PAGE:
Lenin, V. I. Poln. sobr. soch., 5th ed., vol. 25, p. 106; vol. 27, p. 73; vol. 37, pp. 64, 113, 297, 391, 454–55, 458; vol. 39, p. 190; vol. 41, pp. 35, 38. 268.
Mandel, B. Samuel Gompers: A Biography. Yellow Springs [Ohio], 1963.

Gompers, Samuel

(1850–1924) labor leader; organizer of American Federation of Labor. [Am. Hist.: Jameson, 203]
See: Labor

Gompers, Samuel

(1850–1924) labor leader; born in London, England. Born to Dutch-Jewish immigrant parents in London, Gompers left school at age ten to begin work as a cigar maker. He emigrated to New York in 1863, where he joined Local 15 of the Cigarmakers' International Union (CMIU) in 1864. Elected CMIU vice-president in 1886, he was a founder of the American Federation of Labor (AFL), and served as its president (1886–95, 1896–1924). A Marxist in his early days, he turned against the socialists in the AFL, championing a "pure and simple" trade unionism that was hostile to independent labor political action, industrial unionism, and government intervention in the sphere of labor relations. As unions in general and the AFL in particular gained in power and status, he himself became the major figure in the American labor movement and a highly respected figure in American public life. He served as a member of the Advisory Commission to the Council of National Defense (1917–18), and as a member of the American delegation to the Paris Peace Conference in 1919. His important autobiography, Seventy Years of Life and Labor, was published in 1925.
References in periodicals archive ?
This essay focuses on the role that Samuel Gompers and the American Federation of Labor played in Puerto Rico during the early decades of the twentieth century, particularly in the years before 1915.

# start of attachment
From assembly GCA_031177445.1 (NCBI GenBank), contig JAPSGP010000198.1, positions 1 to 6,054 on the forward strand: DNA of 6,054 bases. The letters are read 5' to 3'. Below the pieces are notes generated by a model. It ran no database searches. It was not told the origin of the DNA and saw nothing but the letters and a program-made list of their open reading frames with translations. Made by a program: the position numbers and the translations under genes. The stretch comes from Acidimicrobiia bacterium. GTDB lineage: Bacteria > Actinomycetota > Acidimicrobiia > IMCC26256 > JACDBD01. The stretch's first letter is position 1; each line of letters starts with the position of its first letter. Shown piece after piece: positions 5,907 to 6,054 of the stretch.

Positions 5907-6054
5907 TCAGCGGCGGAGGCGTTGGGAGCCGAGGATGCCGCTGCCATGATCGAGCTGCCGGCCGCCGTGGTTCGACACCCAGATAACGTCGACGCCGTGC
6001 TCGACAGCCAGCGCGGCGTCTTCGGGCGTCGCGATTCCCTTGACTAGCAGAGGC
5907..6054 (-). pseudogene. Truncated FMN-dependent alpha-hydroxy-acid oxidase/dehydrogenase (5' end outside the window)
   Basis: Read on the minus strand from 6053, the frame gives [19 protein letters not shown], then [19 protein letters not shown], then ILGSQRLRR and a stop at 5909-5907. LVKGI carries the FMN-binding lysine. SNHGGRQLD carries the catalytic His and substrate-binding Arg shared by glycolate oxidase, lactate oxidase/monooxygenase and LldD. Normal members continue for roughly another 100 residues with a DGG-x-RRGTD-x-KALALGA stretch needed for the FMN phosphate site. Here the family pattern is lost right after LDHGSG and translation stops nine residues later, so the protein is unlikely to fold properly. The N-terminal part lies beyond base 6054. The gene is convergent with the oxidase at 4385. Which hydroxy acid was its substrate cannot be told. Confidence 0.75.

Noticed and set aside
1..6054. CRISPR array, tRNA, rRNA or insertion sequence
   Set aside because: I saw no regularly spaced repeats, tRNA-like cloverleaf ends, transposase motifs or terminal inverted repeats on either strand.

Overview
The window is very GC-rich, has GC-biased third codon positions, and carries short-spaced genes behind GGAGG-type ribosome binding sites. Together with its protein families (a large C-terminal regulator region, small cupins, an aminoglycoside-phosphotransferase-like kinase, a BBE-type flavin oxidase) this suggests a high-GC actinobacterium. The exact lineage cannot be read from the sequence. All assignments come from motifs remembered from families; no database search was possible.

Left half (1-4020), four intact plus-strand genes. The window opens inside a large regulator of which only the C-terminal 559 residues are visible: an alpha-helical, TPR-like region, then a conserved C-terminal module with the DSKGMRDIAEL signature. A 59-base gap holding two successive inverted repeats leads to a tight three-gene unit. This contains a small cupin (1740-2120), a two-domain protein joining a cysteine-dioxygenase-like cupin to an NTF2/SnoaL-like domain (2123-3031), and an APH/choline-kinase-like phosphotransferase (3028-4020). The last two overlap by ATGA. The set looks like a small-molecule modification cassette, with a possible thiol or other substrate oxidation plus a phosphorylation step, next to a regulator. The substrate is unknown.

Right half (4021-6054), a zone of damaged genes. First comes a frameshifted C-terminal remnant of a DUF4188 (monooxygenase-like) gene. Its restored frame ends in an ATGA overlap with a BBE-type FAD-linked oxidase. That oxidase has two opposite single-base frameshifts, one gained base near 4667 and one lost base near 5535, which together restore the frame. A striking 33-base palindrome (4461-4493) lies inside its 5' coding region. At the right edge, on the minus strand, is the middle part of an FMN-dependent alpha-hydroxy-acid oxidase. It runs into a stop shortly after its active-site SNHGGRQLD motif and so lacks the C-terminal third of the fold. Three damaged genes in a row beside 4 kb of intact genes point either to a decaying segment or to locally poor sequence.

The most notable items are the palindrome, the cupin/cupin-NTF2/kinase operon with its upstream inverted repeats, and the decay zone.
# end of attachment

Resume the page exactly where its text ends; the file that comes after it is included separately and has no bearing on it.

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Samuel Gompers, founder and long-time leader of the American Federation of Labor (AFL), rose out of the Cigarmakers Union in the latter decades of the nineteenth century.
Samuel Gompers, the AFL's president, understood the stakes: a long and perhaps bloody battle for a new economic order, or coming to an understanding with American capitalism that recognized unions' legitimacy in exchange for a share of the nation's economic prosperity.
Across the county, at New York City's Samuel Gompers Vocational Technical High School, instructor Nancy Brodsky pairs George Orwell's Animal Farm with rapper Dead Prez's "Animal in Man," a song inspired by the book.
Among the eight principals whose schools were cited as examples of excellence was Mary Ann Hawthorne, the principal of Samuel Gompers Vocational and Technical High School in Bronx, N.
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Samuel Gompers, founder of the AFL, recognized that laboring people would gain awareness and education when the eight-hour workday provided leisure to enjoy the "people's university" (Ditzion, 1947, p.
As an indication of the book's scattershot treatment of these matters, it is worth noting that significant personages such as Samuel Gompers, Bernard Baruch, and Randolph Bourne make no appearance in the text.
Harris brought the greetings of the famed labor leader Samuel Gompers, assuring the players of his moral support.
The reasoning behind this attitude, expressed eloquently by labor leader Samuel Gompers, was that the state would be far less likely to protect the American worker than to serve the interests of his corporate masters.
Samuel Gompers, the legendary head of the American Federation of Labor (AFL), was a cigar maker's son who apprenticed as a shoemaker and later as a cigar maker.